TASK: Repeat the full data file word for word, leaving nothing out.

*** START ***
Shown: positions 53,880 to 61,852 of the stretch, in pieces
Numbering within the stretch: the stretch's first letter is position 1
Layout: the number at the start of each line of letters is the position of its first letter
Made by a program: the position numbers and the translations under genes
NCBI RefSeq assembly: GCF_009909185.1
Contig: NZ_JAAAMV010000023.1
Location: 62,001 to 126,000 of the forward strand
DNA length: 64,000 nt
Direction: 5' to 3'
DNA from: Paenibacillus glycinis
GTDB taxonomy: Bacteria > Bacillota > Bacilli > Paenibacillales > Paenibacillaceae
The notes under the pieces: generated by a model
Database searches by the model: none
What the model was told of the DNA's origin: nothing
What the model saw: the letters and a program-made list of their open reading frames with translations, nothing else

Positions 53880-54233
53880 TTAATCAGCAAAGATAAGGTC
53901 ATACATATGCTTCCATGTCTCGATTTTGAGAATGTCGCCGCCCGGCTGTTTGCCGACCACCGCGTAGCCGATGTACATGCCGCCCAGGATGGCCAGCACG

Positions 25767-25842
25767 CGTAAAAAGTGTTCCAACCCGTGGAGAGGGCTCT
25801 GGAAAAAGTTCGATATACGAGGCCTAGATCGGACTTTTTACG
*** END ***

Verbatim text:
Shown: positions 53,880 to 61,852 of the stretch, in pieces
Numbering within the stretch: the stretch's first letter is position 1
Layout: the number at the start of each line of letters is the position of its first letter
Made by a program: the position numbers and the translations under genes
NCBI RefSeq assembly: GCF_009909185.1
Contig: NZ_JAAAMV010000023.1
Location: 62,001 to 126,000 of the forward strand
DNA length: 64,000 nt
Direction: 5' to 3'
DNA from: Paenibacillus glycinis
GTDB taxonomy: Bacteria > Bacillota > Bacilli > Paenibacillales > Paenibacillaceae
The notes under the pieces: generated by a model
Database searches by the model: none
What the model was told of the DNA's origin: nothing
What the model saw: the letters and a program-made list of their open reading frames with translations, nothing else

Positions 53880-54233
53880 TTAATCAGCAAAGATAAGGTC
53901 ATACATATGCTTCCATGTCTCGATTTTGAGAATGTCGCCGCCCGGCTGTTTGCCGACCACCGCGTAGCCGATGTACATGCCGCCCAGGATGGCCAGCACG

Positions 25767-25842
25767 CGTAAAAAGTGTTCCAACCCGTGGAGAGGGCTCT
25801 GGAAAAAGTTCGATATACGAGGCCTAGATCGGACTTTTTACG